I am a mixed methods social scientist researching biological threats. I am based at King’s College London, where I work as a Senior Research Fellow. I am also an Associate Senior Researcher at the Stockholm International Peace Research Institute (SIPRI), a columnist at the Bulletin of Atomic Scientists, an Editor of the social science journal BioSocieties, and the NGO Coordinator for the Biological Weapons Convention.
My research on biological threats has various strands. One strand focuses on transparency, confidence-building and compliance assessment of biodefence programmes. Another strand focuses on emerging technologies, governance and responsible innovation. Much of my work in this area looks at synthetic biology, often identified as the area of the life sciences most susceptible to misuse, but I also examine other emerging fields in biology like genome editing, potentially pandemic pathogens and neurobiology, and I am branching out into other technologies like artificial intelligence, robotics, and additive manufacturing. A third strand focuses on biopreparedness, simulations and field exercises. I am also interested in the role of science fiction in conceptualizing biological threats, and most recently I have been doing some work on intelligence, biological threat assessment, and intelligence-academia engagement.
My work has been funded by established UK academic funding sources (Economic & Social Research Council (ESRC), Engineering and Physical Sciences Research Council (EPSRC), the Wellcome Trust) and by non-academic funding sources including the British Foreign & Commonwealth Office and various other Ministries of Foreign Affairs.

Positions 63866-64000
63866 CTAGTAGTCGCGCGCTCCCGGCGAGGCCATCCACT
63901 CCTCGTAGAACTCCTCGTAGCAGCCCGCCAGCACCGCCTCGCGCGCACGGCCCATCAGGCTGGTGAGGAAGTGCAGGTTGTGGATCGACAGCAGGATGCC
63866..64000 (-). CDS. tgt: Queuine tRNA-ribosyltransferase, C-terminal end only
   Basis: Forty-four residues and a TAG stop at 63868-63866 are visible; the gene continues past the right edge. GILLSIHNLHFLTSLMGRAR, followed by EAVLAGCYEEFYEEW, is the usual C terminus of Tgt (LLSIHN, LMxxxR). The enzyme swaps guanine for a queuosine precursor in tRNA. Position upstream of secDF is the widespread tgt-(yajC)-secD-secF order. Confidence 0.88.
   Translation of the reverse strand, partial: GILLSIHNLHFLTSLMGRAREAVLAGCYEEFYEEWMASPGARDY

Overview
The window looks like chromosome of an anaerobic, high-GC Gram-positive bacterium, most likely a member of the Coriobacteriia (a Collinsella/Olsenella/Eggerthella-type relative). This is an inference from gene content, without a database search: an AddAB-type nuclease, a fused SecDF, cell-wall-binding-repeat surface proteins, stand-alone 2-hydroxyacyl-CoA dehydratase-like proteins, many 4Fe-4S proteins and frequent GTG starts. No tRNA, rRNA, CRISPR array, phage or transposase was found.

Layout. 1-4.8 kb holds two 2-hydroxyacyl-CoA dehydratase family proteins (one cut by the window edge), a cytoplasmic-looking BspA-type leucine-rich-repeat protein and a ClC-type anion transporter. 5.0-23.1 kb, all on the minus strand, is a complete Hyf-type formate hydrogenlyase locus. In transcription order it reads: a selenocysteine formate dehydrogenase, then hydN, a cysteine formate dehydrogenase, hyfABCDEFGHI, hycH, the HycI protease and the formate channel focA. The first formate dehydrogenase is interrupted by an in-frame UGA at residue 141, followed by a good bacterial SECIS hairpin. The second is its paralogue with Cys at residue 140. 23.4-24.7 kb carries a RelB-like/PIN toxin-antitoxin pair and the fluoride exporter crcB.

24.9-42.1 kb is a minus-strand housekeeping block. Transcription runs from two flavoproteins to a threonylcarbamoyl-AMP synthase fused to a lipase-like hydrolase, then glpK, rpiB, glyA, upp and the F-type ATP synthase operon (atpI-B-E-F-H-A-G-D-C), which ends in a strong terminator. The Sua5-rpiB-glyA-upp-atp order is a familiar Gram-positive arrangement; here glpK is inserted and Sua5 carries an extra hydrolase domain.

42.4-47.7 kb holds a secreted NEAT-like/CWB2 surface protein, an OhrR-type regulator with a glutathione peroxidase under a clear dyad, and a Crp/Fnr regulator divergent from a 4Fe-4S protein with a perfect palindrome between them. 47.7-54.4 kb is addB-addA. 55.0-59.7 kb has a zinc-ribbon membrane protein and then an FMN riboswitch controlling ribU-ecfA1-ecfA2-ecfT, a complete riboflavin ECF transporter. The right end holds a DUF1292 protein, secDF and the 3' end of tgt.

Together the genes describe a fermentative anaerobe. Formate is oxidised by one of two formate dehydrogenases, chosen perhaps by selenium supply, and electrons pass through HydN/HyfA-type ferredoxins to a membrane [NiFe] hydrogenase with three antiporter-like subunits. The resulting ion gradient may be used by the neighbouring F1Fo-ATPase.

Originally trained in human sciences, I switched to sociology for my doctoral work, and spent the first ten years of my career at the London School of Economics and Political Science (LSE), the United Kingdom’s leading social science research university with an unrivalled concentration of social, political, legal and economic expertise. In 2012, I joined King’s College London as part of the team establishing the Department of Global Health & Social Medicine, a cutting-edge department carrying out leading research on some of the biggest global health challenges facing the world today. In 2017, I became cross-appointed to King’s Department of War Studies.
My work is theoretically driven, empirically informed and policy-relevant. It draws on a range of methods from participant observation, interviews and documentary analysis, to archival research, database searches and statistical analysis. I am committed to rigorous and responsible research that contributes to addressing the significant social, political and security challenges of developments in the life sciences. Responding to these challenges rarely involve simple, reductive or straightforward answers; and so I embrace interdisciplinary perspectives and learning, as well as collaborative research.
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